Tuesday, February 17, 2015

Homily: Ash Wednesday: 2015

ALMIGHTY and everlasting God, who hatest nothing that thou hast made, and dost forgive the sins of all those who are penitent,

A much anticipated and frankly delightful feature of Ash Wednesday in this parish is the singing of Allegri’s Miserere.  Some might say that this incredible piece of music is too beautiful to be sung on Ash Wednesday, that it clashes with the penitential character of the liturgy. But they would be wrong. If you listen to this setting of Psalm 50, you will notice that it combines simple monophonic chant with soaring polyphony, a repeated simple melody with a complex harmony. This suits the liturgy perfectly because on Ash Wednesday the Church does not sing one long tedious dirge but two different melodies  blended into a magnificent harmony.

With utter realism today we are reminded: ‘dust thou art and unto dust thou shalt return’. But this is not the first note which the Church sings to proclaim the beginning of Lent. It is rather the Introit of the Mass, which the Prayer Book echoes in the collect: “THOU hast mercy upon all, O Lord, and abhorrest nothing which thou hast made, and winkest at the sins of men.” This is the opening note of Lent, the rich melody which proclaims the mercy of God.

Of course we are dust. That is an indisputable fact. Dust and doubly so. Dust because we were formed from the dirt of the earth and to this dusty beginning we inevitably return. And dust because we have fallen to the ground from the height of Paradise. What we are is not what were created to be. All our ambitions, however silly, are all attempts to somehow  recapture what we have lost. We all sense that we were made for something better than what we now have. We miss the good old days, when man and woman walked with God in the garden in the cool of the day, the days before was began to listen to talking snakes.

Every sin repeats the primal sin in which man rebelled against God's love. We remember not only the impatience, anger, indifference, hardness of heart, disobedience of the past week, but the source of all that, when God first spoke those words: thou art dust and unto dust thou shalt thou shalt return. But we have to remember the whole story: how the very moment we rebelled and lost it all God immediately set about restoring us: how God said to the serpent:  "I will put enmity between you and the woman, and between your seed and her seed; he shall bruise your head, and you shall bruise his heel.” The first proclamation of the Gospel of mercy. The old Adam and Eve pointing us at once forward toward the new Adam suspended from the Cross and the New Eve standing in the shadows of that Cross.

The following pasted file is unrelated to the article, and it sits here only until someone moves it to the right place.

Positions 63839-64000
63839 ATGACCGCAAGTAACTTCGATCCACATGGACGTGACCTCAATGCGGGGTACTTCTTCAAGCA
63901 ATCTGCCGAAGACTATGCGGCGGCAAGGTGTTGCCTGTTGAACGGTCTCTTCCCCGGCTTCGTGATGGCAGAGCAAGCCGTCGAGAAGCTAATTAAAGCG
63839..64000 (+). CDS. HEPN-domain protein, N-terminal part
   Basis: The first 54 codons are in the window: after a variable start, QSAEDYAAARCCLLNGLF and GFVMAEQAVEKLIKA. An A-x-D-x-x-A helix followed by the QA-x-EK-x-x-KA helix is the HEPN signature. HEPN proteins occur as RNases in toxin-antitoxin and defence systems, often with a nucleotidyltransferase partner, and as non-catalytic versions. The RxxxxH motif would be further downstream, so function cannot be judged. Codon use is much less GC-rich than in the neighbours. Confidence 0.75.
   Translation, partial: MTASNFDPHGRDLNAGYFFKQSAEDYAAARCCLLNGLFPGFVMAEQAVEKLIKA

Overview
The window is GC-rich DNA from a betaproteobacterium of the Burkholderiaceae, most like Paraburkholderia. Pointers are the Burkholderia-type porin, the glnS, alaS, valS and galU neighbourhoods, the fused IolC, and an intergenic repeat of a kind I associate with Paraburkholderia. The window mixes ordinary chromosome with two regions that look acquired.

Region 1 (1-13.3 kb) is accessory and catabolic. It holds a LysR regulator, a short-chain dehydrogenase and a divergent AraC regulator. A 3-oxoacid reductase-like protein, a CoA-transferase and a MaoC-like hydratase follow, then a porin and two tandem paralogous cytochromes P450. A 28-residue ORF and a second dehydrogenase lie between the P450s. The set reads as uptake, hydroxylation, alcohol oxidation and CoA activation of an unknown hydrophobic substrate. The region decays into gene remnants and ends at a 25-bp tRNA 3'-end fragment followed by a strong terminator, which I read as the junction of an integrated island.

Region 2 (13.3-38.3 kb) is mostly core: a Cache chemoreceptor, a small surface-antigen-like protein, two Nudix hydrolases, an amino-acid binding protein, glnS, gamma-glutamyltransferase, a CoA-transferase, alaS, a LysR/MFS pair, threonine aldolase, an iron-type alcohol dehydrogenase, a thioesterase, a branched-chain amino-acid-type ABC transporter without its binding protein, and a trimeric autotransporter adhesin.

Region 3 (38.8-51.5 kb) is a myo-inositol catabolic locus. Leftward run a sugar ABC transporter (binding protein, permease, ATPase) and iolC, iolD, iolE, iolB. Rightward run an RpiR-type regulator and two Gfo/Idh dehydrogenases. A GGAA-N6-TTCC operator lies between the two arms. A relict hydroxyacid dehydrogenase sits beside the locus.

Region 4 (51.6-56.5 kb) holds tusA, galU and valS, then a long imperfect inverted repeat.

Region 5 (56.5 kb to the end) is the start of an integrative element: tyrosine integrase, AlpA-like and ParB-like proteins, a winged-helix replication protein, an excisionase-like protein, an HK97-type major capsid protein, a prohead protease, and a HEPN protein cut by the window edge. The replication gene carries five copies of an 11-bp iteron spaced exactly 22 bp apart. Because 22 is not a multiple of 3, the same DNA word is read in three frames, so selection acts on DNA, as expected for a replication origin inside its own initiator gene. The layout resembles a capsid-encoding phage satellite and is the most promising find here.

The old Gospel for Quinquagesima, the Sunday before Ash Wednesday, alas lost in the modern lectionaiy, was the story of the blind man whose one request was “Lord, that I may receive my sight.” Our need is to see ourselves but to do that we have to turn humbly and courageously to the light of Jesus Christ. For only then can we see more than just what we want to see. Lent calls us first to begin by looking away from ourselves in order that we may see ourselves as we are, as He knows us to be. Paradoxically we can never see ourselves completely unless we see first the divine mercy.

What is more we cannot and do not do this by ourselves. We come to Lent in union with the whole Church, and not just the Church, but with the whole human race, with all the banished children of Eve. We have to realize that we are part of the crowd. Not as the Pharisee, who thanks God he is not like other men. But like  the Publican who is content to see himself not as the exception to the rule, but like everyone else, subject to disobedience and rebellion, but also therefore subject to God's mercy which not only created us but redeems us.

It is admittedly a bit tricky to sing in perfect harmony. We will either dismiss our sins or dismiss God’s mercy. In  Pacal's words: to know God and yet know nothing of our wretched state is to breed pride; to realize our misery and know nothing of God brings despair." We are flat or sharp. We miss our ques. We come in at the wrong time. But tone deaf as we may be we are all in this merciful season members of the choir and sing the psalm: "All the paths of the LORD are mercy and truth".

ALMIGHTY and everlasting God, who hatest nothing that thou hast made, and dost forgive the sins of all those who are penitent,

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